Open Cut » Environment
A series of plantation forest trials were established in the late 1990s and early 2000s in the Upper Hunter coalfields to investigate the potential commercial viability of growing plantation forests as an alternative post-mining industry - either for wood products or carbon offsets. Following on from an earlier establishment trial (C10043), the focus of this research project was the ongoing management of the dryland plantations, which are now approximately 15 years old, with the objective of quantifying the benefits of an early non-commercial thinning and pruning regime.
Of the species trialled in this project, the best all round performer is Corymbia maculata (Spotted gum). While it has grown well on Buffer sites, an interesting finding has been that most stands of C. maculata have performed as well or better on the reshaped Overburden. While in general, thinning has not yet led to an increase in overall stand volume, at the majority of sites it has resulted in an increase in the mean dominant Diameter at Breast Height (DBH) and mean dominant Height (H) of trees. Visual assessments indicate that thinning is likely to result in stands of better form, potentially resulting in the growth of higher value timber products. Further measurements over the life of the plantations to final harvest age (35-40 years) are recommended before definitive conclusions can be drawn about the longer-term benefits of thinning and pruning.
The trial plots of Eucalyptus camaldulensis x grandis hybrids have to date yielded mixed results with the majority of Buffer plantings not performing as well as the C. maculata. Due to these highly variable results and in the absence of long-term data from these or other sites, use of this species as a commercial option cannot be recommended at this time. Other trialled species are also not recommended for future use for various reasons. The E. camaldulensis stands grew poorly and this is attributed to possible poor genetic stock. The E. camaldulensis x globulus planted at one site grew well initially but suffered from severe herbivorous insect attack between 2014 and 2016. The other species E. argophloia, E. molluccana and E. sideroxylon, while exhibiting very good early growth, have been outperformed by the C. maculata stands over the longer term.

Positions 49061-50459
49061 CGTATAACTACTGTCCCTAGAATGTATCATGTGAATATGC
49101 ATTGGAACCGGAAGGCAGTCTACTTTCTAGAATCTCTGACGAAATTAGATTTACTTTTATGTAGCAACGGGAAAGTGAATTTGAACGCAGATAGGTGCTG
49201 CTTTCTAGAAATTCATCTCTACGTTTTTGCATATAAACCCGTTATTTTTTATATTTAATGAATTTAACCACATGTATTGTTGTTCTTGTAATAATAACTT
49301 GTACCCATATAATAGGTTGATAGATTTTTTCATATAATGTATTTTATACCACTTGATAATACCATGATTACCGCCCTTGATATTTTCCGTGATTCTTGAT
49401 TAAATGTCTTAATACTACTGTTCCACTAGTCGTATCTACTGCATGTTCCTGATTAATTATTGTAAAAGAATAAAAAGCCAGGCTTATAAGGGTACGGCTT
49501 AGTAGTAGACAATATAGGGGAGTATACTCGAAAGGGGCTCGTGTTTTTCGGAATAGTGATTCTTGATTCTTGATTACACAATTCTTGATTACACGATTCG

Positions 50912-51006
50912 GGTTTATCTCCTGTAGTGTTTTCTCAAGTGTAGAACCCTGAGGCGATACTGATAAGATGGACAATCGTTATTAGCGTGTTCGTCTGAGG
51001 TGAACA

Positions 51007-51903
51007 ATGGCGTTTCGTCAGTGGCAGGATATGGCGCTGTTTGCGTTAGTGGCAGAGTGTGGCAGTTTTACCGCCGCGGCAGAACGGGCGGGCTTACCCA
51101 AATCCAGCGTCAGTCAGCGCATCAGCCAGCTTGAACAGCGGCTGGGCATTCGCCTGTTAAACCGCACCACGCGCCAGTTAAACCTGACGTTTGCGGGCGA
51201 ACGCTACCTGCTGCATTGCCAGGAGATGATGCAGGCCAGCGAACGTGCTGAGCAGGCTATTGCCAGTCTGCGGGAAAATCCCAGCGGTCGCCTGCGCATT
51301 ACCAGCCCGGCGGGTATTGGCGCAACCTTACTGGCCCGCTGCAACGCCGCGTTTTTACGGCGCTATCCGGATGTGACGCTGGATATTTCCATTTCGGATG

An economic model is used to compare Forestry and Agroforestry with Grazing. Grazing (agistment of beef cattle) is the default land use on rehabilitated mined land and mining buffer land in the Upper Hunter. We evaluate Forestry (hardwood plantations) and Agroforestry (wide spaced hardwood plantation trees and pasture) as alternative land use options to Grazing. Expected returns from Forestry/Agroforestry are generated for Spotted Gum (C. maculata) using modelled growth and yield projections. Net present values and internal rates of return are generated for three scenarios: 'Base Case', 'Best Case' and 'Worst Case'. We find that Forestry and Agroforestry deliver comparable commercial returns (from carbon and wood products) to Grazing but with a different investment and risk profile.